Fed lowers Main Street loan threshold in bid to boost interest
WASHINGTON — The Federal Reserve is lowering the minimum loan size for its middle-market business rescue program by more than half to make the program more available to smaller businesses.
The central bank said Friday that small businesses seeking credit from the Main Street Lending Program can access loans as small as $100,000, down from the previous cutoff of $250,000, and that fees will be adjusted accordingly.
The $600 billion program, which is funded by the Fed and the Treasury Department through the Coronavirus Aid, Relief and Economic Security Act, is available to businesses with fewer than 15,000 employees or less than $5 billion in annual revenue.
The Fed started purchasing majority stakes in loans in early July, but interest in the program has been slow. To date, the Fed has purchased just 400 loans worth $3.7 billion — a fraction of the program’s size.
This is the third time the Fed is lowering the minimum loan size of the program. The original cutoff was $1 million, which was then lowered to $500,000 and then later to $250,000.
Fed Chairman Jerome Powell had signaled before that another reduction may be a step too far.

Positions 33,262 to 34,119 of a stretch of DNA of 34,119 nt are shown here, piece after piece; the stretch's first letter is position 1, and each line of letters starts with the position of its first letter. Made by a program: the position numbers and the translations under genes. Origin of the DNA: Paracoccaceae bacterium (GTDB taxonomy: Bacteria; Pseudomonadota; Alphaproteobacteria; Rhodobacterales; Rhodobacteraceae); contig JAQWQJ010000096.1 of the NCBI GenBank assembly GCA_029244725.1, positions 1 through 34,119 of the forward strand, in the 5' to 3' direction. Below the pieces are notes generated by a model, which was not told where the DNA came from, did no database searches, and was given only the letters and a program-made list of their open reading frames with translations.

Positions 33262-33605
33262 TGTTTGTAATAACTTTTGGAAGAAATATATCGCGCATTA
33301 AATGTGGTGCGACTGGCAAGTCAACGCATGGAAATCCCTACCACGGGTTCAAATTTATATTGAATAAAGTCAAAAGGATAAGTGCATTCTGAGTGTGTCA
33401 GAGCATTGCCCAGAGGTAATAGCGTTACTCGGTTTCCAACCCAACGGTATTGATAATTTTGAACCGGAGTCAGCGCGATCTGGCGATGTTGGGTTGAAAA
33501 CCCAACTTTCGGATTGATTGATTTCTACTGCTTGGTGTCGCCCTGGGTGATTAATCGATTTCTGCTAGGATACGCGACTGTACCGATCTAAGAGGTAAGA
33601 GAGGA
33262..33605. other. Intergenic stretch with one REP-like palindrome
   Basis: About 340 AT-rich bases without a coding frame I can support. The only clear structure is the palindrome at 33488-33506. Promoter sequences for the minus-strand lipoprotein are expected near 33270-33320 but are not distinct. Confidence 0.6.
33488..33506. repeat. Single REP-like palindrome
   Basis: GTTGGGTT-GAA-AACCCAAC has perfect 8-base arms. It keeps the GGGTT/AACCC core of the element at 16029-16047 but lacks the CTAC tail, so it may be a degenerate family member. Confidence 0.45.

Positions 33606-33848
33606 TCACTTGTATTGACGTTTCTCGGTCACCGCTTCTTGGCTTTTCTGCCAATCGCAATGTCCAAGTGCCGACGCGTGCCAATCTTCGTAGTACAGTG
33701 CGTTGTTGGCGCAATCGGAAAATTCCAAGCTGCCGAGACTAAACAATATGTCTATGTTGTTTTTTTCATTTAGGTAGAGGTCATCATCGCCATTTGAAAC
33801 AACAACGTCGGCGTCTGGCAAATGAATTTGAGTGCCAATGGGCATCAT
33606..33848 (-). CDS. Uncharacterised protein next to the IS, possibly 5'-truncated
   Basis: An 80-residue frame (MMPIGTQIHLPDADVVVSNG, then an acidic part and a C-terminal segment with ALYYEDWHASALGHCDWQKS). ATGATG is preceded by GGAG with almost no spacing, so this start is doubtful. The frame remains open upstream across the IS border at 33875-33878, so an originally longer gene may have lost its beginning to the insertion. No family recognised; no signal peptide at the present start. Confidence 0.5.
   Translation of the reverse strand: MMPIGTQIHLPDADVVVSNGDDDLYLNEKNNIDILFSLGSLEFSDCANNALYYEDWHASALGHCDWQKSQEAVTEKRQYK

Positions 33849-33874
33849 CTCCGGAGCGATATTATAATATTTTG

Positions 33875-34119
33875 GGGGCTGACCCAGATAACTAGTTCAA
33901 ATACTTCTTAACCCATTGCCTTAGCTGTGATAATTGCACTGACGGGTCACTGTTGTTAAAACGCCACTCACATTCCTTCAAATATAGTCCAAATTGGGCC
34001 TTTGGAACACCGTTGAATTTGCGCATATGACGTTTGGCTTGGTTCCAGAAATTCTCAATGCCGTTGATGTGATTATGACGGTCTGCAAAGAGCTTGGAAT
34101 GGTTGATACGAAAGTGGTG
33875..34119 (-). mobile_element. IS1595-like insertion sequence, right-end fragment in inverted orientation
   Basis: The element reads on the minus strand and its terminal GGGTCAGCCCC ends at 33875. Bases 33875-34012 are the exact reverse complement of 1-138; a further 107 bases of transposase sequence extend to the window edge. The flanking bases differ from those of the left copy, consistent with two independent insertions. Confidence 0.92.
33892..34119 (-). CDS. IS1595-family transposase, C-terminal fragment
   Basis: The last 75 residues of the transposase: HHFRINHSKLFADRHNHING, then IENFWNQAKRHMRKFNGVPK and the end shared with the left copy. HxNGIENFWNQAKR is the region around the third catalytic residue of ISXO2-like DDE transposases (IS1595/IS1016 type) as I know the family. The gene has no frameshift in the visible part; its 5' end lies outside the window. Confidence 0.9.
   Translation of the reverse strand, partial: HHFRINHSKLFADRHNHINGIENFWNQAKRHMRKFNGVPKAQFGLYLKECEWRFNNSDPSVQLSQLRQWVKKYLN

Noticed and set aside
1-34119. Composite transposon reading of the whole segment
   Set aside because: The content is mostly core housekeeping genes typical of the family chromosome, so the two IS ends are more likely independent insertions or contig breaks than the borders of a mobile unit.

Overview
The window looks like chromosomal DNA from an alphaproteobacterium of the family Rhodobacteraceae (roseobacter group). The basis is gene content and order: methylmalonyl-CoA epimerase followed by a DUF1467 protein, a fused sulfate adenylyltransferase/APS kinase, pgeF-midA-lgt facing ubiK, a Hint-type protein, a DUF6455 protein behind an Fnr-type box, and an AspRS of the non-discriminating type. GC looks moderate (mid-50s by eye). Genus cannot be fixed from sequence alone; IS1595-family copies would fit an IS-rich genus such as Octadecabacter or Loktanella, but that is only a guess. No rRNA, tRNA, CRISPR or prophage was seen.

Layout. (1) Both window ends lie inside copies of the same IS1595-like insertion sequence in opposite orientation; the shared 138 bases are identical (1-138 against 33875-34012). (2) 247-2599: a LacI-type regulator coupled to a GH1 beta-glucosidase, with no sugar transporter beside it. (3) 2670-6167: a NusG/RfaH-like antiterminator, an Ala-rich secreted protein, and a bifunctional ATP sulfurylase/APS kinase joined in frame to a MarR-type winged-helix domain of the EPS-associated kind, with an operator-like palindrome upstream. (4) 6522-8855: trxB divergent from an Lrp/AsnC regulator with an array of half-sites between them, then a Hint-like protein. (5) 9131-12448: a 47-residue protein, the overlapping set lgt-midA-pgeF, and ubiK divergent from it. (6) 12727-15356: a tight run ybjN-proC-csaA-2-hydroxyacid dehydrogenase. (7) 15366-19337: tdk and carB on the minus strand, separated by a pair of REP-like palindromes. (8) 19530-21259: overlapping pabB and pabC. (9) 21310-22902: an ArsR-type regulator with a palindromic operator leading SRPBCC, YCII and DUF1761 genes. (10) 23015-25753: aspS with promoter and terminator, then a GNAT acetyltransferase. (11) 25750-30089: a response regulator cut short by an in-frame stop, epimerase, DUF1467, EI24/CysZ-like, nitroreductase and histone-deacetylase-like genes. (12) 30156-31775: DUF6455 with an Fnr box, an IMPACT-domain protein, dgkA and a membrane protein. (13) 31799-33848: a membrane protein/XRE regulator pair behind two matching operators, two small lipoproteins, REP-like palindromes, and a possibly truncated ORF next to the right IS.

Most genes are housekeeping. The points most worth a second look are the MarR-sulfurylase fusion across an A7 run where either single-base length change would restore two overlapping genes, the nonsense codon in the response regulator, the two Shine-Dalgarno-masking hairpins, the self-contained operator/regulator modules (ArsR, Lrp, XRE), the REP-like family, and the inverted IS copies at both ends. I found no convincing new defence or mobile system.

“The current facility would not work for much smaller loans,” Powell said at a congressional hearing last month. “We’d have to start a new facility that had much less protection for the taxpayer.”
But the Fed has faced criticism from lawmakers, community groups and community bankers that Main Street was ill-suited for smaller businesses. Less than 15% of the Main Street loans that the Fed had purchased as of Oct. 8 were for less than $1 million.
Effective Friday, lenders won’t be required to pay a transaction fee for loans meeting the program’s terms that are less than $250,000, which could encourage banks to originate these smaller loans. The Fed, through its special-purpose vehicle, will also pay lenders 50 basis points per year for servicing loans less than $250,000.
Borrowers, meanwhile, will pay lenders an origination fee of up to 2% of the value of the loan. Borrowers taking out loans worth more than $250,000 pay lenders an origination fee of up to 1% of the amount of the loan.
The Fed also issued an updated frequently-asked-questions document clarifying that loans made through the Small Business Administration’s Paycheck Protection Program worth less than $2 million can be excluded from the calculation of total debt. The amount of a company's outstanding debt helps determine what loan size it qualifies for in the Main Street program.
The amount of a loan a business can get from the Main Street program is determined using a company’s EBITDA as a metric, which some critics said effectively disqualified smaller businesses.
In a September Fed survey, bankers had reported that they generally were able to meet their customers’ needs without using the Main Street Lending Program, and that they did not expect lending through the program to pick up anytime soon.
The Fed will stop purchasing loans through the program at the end of the year, unless the Fed and Treasury decide to extend it.